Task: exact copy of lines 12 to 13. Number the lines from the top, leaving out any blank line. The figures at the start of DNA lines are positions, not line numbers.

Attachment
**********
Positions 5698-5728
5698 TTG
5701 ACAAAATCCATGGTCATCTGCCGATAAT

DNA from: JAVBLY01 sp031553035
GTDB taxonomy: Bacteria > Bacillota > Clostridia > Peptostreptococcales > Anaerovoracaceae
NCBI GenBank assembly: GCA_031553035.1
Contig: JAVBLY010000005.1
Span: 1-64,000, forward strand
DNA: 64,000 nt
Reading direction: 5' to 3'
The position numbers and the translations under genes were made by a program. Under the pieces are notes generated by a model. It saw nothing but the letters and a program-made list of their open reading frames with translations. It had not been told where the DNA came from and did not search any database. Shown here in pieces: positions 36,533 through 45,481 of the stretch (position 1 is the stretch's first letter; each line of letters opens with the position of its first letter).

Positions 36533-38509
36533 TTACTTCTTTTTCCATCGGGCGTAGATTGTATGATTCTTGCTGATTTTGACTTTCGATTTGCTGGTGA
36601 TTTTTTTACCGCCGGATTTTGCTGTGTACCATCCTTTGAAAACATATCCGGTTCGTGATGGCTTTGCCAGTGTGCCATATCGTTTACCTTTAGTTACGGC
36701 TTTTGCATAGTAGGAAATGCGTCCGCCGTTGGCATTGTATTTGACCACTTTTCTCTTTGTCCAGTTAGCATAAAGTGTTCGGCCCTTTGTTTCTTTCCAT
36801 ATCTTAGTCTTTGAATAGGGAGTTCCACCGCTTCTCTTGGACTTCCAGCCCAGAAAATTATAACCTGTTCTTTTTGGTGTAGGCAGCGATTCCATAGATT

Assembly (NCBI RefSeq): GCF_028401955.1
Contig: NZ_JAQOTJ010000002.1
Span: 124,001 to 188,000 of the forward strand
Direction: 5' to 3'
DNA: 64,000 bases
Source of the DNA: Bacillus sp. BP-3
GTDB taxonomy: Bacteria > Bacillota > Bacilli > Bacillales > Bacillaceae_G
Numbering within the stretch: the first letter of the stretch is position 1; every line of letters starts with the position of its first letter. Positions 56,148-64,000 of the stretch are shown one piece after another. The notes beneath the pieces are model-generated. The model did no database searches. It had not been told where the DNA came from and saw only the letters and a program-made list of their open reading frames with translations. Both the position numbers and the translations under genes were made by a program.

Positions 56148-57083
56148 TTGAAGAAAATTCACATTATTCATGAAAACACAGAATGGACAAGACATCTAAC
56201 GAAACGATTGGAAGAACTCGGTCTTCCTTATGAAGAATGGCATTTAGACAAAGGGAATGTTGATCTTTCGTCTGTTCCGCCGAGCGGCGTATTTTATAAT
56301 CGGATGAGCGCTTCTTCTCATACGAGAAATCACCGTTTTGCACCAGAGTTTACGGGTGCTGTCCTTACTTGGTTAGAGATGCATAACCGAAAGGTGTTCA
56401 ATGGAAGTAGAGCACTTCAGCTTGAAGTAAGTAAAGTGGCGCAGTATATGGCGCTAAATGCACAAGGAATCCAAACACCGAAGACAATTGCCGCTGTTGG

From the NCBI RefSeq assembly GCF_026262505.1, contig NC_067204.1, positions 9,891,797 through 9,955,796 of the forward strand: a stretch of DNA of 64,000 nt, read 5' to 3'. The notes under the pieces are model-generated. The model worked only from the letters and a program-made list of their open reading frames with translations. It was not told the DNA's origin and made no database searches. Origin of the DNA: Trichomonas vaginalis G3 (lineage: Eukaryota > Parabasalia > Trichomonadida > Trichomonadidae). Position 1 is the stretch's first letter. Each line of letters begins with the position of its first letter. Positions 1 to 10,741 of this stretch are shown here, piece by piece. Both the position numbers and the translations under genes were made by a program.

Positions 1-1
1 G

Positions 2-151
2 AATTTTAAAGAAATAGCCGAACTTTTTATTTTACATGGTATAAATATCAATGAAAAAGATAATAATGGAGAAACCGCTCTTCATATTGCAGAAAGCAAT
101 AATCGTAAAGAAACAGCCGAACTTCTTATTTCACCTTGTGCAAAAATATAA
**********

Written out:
Positions 36533-38509
36533 TTACTTCTTTTTCCATCGGGCGTAGATTGTATGATTCTTGCTGATTTTGACTTTCGATTTGCTGGTGA